Encrypted e-mail not secret

Anonymity is often regarded as the best way to secure one’s privacy online, except that the very clashes on a fundamental level with the way the network is set up as our every online action leaves traces in the form of digital footprints, cookies, IP-numbers stored in logs and many other ways. In practice, anonymity is an illusion. Most users take some reassurance in the fact that there is so much data traffic that the risk of being spied on is very little, but big data analytics changes that as Edward Snowden’s whistle-blowing on Prism clearly demonstrated. Anonymity is a dead end for privacy online.

For those who may need further evidence to be convinced, consider this comment to The Guardian by data-encryption specialist Phil Zimmerman. Even encrypted e-mail is not safe, Zimmerman says, as e-mail headers are always without encryption to comply with e-mail protocols. So while you may encrypt the actual text, the information on whom you wrote to and when and the subject is out there for anyone to see. Technological solutions to protect anonymity is another dead end.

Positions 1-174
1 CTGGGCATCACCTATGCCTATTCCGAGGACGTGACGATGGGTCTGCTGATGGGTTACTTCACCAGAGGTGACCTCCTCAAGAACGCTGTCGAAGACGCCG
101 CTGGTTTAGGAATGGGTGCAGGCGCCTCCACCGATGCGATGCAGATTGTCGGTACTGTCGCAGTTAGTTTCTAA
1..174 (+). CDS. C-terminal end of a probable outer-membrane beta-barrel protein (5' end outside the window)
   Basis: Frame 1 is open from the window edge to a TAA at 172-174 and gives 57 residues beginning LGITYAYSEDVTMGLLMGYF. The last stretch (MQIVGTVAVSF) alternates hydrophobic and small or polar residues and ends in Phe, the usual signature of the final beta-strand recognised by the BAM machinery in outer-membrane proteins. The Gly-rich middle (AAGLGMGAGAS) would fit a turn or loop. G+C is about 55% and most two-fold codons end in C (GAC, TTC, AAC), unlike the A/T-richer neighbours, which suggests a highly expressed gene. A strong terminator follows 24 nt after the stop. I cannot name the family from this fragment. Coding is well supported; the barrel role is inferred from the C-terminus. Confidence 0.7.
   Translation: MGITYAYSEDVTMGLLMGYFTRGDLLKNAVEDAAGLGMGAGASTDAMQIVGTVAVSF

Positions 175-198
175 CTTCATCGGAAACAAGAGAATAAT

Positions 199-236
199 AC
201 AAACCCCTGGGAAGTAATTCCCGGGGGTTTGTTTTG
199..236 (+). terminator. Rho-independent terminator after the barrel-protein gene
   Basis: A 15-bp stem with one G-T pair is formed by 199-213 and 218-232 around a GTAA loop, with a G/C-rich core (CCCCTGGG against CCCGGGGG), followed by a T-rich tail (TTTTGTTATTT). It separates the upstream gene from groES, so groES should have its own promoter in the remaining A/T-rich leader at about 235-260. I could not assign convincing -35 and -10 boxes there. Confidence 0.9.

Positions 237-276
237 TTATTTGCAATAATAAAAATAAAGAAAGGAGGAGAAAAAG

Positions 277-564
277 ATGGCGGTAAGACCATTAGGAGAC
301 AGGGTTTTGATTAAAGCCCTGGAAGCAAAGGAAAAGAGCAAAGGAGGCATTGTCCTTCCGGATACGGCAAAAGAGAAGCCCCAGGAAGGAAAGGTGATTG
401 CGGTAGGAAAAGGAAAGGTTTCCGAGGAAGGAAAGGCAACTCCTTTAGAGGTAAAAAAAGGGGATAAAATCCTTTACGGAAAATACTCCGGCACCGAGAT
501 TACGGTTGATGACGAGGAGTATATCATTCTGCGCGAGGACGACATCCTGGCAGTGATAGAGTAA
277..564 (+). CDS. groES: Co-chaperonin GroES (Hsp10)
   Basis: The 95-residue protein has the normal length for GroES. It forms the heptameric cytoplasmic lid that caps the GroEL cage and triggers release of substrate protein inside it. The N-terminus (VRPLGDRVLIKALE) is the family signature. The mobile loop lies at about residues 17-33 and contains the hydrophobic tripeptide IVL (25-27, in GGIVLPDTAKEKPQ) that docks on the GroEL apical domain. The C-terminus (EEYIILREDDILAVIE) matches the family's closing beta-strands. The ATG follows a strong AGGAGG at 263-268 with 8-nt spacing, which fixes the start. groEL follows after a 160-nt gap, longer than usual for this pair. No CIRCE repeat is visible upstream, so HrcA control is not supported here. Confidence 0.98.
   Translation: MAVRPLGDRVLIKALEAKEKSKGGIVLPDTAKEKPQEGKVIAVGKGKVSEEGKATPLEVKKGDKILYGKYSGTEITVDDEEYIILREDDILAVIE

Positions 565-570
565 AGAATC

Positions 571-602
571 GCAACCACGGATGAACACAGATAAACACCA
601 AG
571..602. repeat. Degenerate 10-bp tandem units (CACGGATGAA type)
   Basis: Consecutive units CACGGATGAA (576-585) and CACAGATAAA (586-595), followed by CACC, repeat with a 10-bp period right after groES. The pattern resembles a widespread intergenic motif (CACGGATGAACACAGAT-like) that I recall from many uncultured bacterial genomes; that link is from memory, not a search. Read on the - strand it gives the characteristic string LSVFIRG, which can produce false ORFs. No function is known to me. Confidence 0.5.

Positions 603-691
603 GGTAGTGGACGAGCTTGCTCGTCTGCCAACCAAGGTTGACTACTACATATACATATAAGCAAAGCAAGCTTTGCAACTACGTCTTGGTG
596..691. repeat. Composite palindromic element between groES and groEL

We must find a different way to think about privacy online. We need democratic institutions to make rules on how our information can be used and keep a short leash on those who use it. Good news that there is progress on data protection legislation in the EU. Bad news it seems to turn a blind eye to the role of technology in this regard.